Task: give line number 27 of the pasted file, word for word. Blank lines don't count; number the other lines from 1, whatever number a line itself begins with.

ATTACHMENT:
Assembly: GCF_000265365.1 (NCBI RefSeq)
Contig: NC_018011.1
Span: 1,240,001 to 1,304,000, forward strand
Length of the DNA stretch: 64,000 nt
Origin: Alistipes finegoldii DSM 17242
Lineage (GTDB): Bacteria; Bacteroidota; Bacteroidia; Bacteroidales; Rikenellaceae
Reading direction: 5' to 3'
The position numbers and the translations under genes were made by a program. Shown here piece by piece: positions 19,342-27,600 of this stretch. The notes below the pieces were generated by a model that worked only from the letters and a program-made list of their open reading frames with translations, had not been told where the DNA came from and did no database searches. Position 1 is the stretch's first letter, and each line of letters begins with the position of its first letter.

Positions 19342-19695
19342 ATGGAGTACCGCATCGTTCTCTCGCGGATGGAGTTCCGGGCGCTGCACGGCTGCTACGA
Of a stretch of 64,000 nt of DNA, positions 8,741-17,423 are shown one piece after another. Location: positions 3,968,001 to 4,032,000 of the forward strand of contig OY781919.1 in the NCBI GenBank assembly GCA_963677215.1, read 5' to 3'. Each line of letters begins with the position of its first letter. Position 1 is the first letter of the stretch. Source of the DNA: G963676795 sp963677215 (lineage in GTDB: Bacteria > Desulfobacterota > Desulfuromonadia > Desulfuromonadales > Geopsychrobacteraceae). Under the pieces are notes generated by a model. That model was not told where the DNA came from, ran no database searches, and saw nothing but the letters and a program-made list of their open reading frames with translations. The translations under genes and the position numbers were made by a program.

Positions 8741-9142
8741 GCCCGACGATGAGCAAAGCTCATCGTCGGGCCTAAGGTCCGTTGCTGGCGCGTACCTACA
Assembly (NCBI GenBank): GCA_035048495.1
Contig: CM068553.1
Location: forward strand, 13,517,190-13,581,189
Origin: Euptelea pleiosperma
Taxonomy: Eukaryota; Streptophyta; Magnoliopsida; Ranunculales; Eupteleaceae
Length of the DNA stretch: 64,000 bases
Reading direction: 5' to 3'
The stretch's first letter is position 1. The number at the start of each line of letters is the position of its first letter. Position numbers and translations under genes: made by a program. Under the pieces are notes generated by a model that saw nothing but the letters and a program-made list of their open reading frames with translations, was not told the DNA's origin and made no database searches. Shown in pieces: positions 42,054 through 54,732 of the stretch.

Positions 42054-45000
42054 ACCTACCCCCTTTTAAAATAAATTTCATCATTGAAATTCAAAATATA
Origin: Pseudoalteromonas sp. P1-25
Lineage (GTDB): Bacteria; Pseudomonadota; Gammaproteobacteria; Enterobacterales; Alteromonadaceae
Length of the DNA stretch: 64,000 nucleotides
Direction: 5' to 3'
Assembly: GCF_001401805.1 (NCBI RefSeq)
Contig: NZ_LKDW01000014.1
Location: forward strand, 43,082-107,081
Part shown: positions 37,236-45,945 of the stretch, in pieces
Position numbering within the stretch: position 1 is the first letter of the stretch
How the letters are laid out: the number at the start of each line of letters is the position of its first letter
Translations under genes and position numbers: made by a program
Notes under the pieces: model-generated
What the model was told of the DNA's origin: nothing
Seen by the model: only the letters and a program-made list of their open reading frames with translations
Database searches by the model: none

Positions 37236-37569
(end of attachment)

Direction: 5' to 3'